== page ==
So it’s a random Tuesday and here I am taking the GMAT. Yay me!

From China to the GMAT

For the better part of five months, the GMAT was the bane of my
existence. I don’t think an hour went by without me thinking about it.
It was everywhere I looked. I one time even figured out the possible
combinations of the food items offered at the restaurant I worked at.
Ironically, I didn’t come up with the right answer.

At some point the GMAT stopped being a test and started being a fight.
That is a development I am certainly thankful for. Because once I
stopped thinking of the GMAT as a test and more of a mountain that I
had to climb, thing became much clearer.

Looking back, I realize that the concepts that the GMAT tests are not
complex. There’s no calculus, advanced physics, or expectations of you
analyzing Shakespeare’s later works. The GMAT is simply high school
math and grammar meant to stump the smartest people alive. It’s
slightly ingenious really.

Aesop’s Fables and GMAT Timing

As I listen to the bloggersphere and twitterverse, attend conferences, and talk to test takers, there is a consistent concern about timing on the GMAT and how much it impacts their performance on the test. Survey GMAT test-takers and I bet that 90% of them will claim their biggest challenge is finishing the test (especially the Quant section). This fear is further propagated by test prep “experts” who cite the lofty goal of answering all Quant questions in 2 minutes or less and all Verbal questions in 1:45 minutes or less. I, however, have not drunk of that particular flavor of Kool-Aid and don’t recommend you do so either.To all those of the 2 minute cult, I’d point you to the wisdom of Aesop and the story of the Tortoise and the Hare.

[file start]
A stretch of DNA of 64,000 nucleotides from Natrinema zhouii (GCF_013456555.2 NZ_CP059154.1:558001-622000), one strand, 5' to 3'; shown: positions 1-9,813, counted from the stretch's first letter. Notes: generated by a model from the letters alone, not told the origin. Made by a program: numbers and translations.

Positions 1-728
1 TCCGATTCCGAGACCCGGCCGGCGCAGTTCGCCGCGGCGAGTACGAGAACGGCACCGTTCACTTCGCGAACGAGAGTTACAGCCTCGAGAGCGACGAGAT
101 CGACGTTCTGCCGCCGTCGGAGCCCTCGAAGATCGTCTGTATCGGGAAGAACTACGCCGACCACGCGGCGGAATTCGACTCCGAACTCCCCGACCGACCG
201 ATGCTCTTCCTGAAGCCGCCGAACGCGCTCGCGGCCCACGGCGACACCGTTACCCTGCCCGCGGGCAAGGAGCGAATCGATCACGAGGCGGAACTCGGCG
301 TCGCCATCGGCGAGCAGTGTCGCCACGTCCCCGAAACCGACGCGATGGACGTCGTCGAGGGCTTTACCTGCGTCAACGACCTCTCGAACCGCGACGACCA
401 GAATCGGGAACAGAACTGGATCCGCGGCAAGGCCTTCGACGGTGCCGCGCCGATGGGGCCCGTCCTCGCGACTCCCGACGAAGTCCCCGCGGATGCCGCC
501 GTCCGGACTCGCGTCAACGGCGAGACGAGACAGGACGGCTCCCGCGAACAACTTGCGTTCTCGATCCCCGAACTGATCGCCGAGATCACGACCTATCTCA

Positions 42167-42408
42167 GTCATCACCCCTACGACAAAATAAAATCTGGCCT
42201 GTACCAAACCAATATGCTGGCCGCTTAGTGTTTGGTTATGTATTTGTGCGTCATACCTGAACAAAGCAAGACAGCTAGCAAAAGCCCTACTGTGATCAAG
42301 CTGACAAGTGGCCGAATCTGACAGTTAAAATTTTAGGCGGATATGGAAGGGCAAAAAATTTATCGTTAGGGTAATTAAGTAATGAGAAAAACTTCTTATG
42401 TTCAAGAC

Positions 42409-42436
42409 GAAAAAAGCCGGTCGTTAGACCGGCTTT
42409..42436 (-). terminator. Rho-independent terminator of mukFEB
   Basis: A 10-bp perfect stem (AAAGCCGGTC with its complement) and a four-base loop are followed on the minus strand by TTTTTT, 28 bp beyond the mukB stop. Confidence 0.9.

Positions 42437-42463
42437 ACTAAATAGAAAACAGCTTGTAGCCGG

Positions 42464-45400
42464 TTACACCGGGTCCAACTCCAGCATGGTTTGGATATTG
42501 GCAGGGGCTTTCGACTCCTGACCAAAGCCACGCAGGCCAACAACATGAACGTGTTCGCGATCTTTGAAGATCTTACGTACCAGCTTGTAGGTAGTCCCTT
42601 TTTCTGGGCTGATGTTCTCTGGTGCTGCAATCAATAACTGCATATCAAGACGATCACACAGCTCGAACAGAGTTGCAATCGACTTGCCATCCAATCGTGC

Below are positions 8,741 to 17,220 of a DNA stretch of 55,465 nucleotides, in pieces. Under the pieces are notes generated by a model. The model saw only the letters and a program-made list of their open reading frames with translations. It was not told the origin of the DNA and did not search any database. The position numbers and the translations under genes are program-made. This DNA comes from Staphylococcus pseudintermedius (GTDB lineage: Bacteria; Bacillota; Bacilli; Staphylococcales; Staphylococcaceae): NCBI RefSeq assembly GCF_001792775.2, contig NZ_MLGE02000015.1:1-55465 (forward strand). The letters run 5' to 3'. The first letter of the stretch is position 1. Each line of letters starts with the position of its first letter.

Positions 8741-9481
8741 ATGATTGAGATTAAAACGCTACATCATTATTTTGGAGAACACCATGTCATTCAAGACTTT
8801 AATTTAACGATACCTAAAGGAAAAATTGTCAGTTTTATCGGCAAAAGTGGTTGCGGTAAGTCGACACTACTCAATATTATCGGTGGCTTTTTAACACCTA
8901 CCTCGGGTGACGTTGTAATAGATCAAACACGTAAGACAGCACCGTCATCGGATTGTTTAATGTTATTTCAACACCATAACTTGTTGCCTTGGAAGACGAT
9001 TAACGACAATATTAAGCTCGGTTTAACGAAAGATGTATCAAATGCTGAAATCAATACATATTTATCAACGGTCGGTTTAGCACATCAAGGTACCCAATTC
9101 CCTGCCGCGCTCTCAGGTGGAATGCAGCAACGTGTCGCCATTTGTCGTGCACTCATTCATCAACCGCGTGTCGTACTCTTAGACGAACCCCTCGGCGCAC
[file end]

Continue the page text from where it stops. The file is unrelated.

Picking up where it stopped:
Joe vs. the GMAT

Every few months Bell Curves teachers take the GMAT in order to assess our test taking techniques, evaluate the accuracy of our question pool, and experiment with different result patterns.

Interviewee: Joseph Kambourakis, Instructor and Developer

Interviewer: James Yudin, Online Support Manager

The Assignment

Joe’s assignment was to go all out on the math section, getting as many correct as possible after getting the first question wrong, and to get about 1 in 4 wrong on verbal.

My Career as a Hit Man is Over

The Story